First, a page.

If you want a low maintenance, easy
to grow flower, you have come to the right plant. Irises like full sun, but
tolerate partial shade well. Their only demand is well draining soil to
avoid root rot. The soil does not need to be the richest in your yard. Nor,
does it demand heavy fertilizer feeding.
In the US, these plants grow very well
in zones 3 through 8.
Mulching around the plants will
help to keep out the weeds. Once established, you will need to water them
only in the driest part of the year. Fertilize occasionally. Do not apply
heavy doses of Nitrogen.
Irises are grown from both seed and root
separation. The roots, or Rhizomes, are easily separated and replanted. The
Rhizome looks like a long, thin potato with roots underneath. When
transplanting, separate the Rhizome.
Make sure to have some root and a leaf or two in
each section. Plant the Rhizomes near the surface with the roots below.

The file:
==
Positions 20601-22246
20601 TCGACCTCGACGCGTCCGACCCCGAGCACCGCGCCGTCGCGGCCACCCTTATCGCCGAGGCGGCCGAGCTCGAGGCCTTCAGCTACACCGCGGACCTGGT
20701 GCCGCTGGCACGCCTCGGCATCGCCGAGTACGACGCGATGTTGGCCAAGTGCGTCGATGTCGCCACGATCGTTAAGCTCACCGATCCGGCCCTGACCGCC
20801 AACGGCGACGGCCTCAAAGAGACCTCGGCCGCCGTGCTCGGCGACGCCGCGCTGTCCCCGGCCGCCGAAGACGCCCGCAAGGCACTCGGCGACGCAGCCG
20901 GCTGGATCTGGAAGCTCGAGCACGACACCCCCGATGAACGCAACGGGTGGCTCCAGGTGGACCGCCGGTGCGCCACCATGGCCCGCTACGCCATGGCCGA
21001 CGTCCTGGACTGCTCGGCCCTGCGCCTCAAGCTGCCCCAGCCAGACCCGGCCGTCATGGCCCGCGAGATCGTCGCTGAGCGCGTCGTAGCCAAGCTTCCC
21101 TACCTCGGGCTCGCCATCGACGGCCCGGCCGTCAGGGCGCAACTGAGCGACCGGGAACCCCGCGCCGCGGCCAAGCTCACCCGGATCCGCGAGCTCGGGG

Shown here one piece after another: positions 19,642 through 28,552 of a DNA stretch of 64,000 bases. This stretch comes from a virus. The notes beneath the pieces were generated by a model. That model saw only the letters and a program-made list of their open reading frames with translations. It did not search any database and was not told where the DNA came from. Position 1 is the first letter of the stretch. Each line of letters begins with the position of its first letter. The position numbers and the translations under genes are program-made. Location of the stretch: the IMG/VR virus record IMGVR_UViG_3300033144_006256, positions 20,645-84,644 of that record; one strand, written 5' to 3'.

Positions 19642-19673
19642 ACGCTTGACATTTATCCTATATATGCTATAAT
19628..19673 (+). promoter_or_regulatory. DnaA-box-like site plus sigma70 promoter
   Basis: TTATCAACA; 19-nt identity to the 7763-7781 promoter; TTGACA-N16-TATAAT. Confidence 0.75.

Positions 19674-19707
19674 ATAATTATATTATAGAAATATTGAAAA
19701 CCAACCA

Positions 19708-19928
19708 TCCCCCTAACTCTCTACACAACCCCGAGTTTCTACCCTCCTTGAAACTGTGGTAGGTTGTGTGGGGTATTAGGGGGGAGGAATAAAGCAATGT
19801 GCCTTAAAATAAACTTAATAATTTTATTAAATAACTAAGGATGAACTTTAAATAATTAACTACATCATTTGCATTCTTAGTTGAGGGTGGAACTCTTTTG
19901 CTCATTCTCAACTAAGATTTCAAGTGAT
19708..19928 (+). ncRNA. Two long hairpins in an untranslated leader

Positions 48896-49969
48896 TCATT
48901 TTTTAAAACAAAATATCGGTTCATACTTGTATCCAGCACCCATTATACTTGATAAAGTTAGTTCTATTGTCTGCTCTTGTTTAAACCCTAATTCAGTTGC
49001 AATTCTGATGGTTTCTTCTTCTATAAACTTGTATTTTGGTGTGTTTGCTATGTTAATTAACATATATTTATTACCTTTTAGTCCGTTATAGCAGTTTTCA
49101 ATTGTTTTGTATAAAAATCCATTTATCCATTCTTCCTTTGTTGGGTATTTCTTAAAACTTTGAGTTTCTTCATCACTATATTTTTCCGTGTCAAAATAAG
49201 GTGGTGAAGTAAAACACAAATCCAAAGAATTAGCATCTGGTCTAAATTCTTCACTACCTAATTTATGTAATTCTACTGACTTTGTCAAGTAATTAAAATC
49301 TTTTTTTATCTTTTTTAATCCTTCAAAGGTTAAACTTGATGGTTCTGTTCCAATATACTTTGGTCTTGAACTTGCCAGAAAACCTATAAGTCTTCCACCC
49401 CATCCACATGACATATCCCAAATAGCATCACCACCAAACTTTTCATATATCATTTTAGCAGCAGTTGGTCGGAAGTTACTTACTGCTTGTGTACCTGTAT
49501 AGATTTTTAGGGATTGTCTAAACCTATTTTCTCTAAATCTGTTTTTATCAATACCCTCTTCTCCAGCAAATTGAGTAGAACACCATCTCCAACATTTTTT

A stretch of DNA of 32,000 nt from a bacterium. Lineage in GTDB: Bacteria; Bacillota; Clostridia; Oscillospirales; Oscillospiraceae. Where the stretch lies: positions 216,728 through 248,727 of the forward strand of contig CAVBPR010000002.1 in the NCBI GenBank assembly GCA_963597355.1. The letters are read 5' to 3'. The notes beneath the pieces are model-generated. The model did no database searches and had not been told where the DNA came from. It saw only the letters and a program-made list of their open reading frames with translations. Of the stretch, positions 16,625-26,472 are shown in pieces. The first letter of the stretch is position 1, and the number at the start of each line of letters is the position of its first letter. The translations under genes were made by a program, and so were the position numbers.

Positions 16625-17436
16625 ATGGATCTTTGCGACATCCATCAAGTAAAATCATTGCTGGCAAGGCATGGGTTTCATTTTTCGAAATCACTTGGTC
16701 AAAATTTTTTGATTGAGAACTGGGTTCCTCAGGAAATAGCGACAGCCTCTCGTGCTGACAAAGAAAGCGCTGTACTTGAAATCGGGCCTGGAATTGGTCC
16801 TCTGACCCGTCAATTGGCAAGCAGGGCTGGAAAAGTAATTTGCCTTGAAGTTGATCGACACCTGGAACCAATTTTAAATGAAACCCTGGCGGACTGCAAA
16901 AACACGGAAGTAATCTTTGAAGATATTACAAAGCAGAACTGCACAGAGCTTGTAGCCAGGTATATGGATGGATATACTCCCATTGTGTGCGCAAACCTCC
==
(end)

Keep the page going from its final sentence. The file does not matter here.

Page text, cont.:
Space them a foot or so apart . They will fill in the spaces quickly.
When planting, make sure to put it in a spot
where it can grow and thrive for years. It will spread quickly and will need
to be thinned or divided regularly.
|Plant iris with the
rhizome high in the soil, and the roots well-anchored. Dig two trenches with
a ridge between them, place the rhizome on the ridge and spread the roots
carefully in the trenches.
Then fill the trenches with soil, letting the
top surface of the rhizome be just barely beneath the surface of the soil.
In heavy clay soils the rhizome should be planted higher so that up to half
of the rhizome is exposed above soil level. Firm the soil well and water
To divide them, about every 2~4
years, simply pull up some of the Rhizomes. The remaining plants will reward
you with healthier plants and bigger blooms. As for what to do with the
Rhizomes you have culled from your garden....give them to friends!